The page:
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In this issue of ACWI Advance we look at:
- The right people and management practices are key to preparing for the peak season.
- The Material Handling Institute acquires the Warehouse Education Research Council.
- ALAN members assist in relief efforts following a string of major hurricanes and fires.
- Halloween sales won’t be as robust as 2019, but are still expected to be fairly strong,
- Last year, workforce positive drug tests reached a 16-year high, a survey shows.
- A pilot program seeks to find out if young people can safely drive heavy-duty trucks.
- The government warns employers about a new cyber threat targeting remote workers.
Send your company news to Editor David Sparkman at [email protected], and please understand that there is no cost to you when we use your news in this newsletter.
Having the right people and the right kind of management practices in place are key to being prepared for peak season demands, industry experts informed the members of the Warehouse Education Research Council.
The advice was offered by Brian Devine, senior vice-president of EmployBridge, a leading supply chain staffing agency and the parent company of ProLogistix, and Gerald Perritt, managing partner of The Perritt Group, the supply chain and operations management consulting firm.
The Material Handling Institute has acquired the Warehouse Education Research Council, which now functions as a division of MHI.
WERC was founded in 1977 and has developed educational programs and conducted research concerning the warehousing process and to refine the art and science of managing warehouses.
Members of the American Logistics Aid Network are assisting in relief efforts following a string of major hurricanes and the fires out west.
ALAN expanded its Disaster Micro-site to feature helpful Gulf Coast information resources. In addition, it is monitors and shares information about events and potential supply chain impacts via the free Supply Chain Intelligence Center.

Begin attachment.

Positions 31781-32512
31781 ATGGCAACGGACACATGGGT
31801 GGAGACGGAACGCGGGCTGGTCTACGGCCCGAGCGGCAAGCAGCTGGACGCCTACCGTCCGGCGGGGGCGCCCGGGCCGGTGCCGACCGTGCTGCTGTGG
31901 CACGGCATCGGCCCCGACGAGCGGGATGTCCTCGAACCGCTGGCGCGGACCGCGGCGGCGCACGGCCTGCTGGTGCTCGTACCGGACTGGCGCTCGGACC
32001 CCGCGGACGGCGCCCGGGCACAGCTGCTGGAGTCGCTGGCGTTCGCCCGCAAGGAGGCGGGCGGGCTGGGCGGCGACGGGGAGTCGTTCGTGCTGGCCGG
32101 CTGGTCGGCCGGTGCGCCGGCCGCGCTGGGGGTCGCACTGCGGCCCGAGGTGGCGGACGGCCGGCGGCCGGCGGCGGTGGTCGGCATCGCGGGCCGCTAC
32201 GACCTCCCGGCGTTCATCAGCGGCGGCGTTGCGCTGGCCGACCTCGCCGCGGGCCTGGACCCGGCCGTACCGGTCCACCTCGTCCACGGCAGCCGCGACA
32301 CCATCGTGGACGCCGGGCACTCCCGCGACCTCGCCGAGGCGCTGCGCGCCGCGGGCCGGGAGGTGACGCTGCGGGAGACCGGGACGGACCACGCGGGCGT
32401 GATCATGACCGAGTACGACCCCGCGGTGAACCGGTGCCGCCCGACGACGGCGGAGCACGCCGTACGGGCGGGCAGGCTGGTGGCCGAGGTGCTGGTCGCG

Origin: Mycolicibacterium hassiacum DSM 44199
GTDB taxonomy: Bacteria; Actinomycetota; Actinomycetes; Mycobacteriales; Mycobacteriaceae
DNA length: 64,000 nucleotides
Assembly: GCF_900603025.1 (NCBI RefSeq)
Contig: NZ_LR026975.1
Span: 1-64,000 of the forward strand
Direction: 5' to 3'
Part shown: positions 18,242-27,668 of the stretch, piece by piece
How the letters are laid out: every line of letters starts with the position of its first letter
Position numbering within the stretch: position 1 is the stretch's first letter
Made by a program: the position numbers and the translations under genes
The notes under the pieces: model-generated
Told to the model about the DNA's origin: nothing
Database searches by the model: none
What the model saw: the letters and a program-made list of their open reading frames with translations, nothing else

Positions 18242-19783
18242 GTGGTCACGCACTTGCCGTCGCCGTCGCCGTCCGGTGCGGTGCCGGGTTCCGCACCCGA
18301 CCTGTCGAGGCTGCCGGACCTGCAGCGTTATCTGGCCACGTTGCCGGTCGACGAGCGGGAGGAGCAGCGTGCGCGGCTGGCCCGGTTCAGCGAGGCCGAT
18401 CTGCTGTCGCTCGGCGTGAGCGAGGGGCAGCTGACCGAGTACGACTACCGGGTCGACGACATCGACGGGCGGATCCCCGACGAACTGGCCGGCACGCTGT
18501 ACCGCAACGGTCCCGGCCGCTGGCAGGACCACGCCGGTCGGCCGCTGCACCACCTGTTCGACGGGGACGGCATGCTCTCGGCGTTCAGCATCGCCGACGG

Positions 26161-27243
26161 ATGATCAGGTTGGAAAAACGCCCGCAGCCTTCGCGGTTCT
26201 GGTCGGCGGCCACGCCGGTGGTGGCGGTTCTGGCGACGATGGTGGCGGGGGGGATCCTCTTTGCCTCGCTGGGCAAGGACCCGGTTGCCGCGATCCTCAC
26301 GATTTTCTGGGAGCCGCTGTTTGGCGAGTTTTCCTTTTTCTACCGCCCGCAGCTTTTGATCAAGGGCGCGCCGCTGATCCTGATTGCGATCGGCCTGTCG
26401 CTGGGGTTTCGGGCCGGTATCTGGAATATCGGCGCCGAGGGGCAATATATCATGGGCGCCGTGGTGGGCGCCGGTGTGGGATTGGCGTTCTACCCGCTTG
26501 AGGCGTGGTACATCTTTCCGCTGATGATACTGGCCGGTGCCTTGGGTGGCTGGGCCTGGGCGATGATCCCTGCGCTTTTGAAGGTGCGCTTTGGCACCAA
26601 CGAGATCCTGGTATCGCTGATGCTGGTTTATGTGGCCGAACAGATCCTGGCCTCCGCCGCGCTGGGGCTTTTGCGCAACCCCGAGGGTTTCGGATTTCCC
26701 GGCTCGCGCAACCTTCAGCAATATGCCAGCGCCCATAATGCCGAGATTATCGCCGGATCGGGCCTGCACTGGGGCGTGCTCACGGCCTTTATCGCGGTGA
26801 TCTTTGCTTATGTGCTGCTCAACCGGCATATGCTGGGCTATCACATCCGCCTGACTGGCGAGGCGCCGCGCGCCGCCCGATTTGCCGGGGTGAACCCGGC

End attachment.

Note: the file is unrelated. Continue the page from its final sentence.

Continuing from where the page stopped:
As would be expected, because of the Coronavirus Halloween sales won’t be quite as robust as they were last year, but they are still expected to be fairly strong, the National Retail Federation forecasts.
“The autumnal holiday may look a little different this year, but consumers are finding ways to safely mark the occasion,” NRF has discovered.
In 2019, workforce positive drug tests reached a 16-year high, a nationwide survey finds.
Positivity rates in the combined U.S. workforce last year. In urine drug tests, they climbed to the highest level since 2003 (4.5%) and were more than 28% higher than the 30-year low of 3.5% recorded between 2010 and 2012, reports Quest Diagnostics, the diagnostic testing company.
A pilot test program intended to find out if 18, 19 and 20-year-olds can safely drive heavy-duty trucks is now underway.
The three-year program launched by the Federal Motor Carrier Safety Administration will admit 200 younger under two circumstances. One is if they have operated intrastate commercial motor vehicles for at least a year and 25,000 miles.
The FBI and the U.S. Cybersecurity Infrastructure Security Agency (CISA) issued a Cybersecurity Advisory Alert warning to employers about a new threat targeting remote workers.
The latest attacks by corporate computer hackers were first mounted in mid-July and rely on a technique called voice phishing, or “vishing.”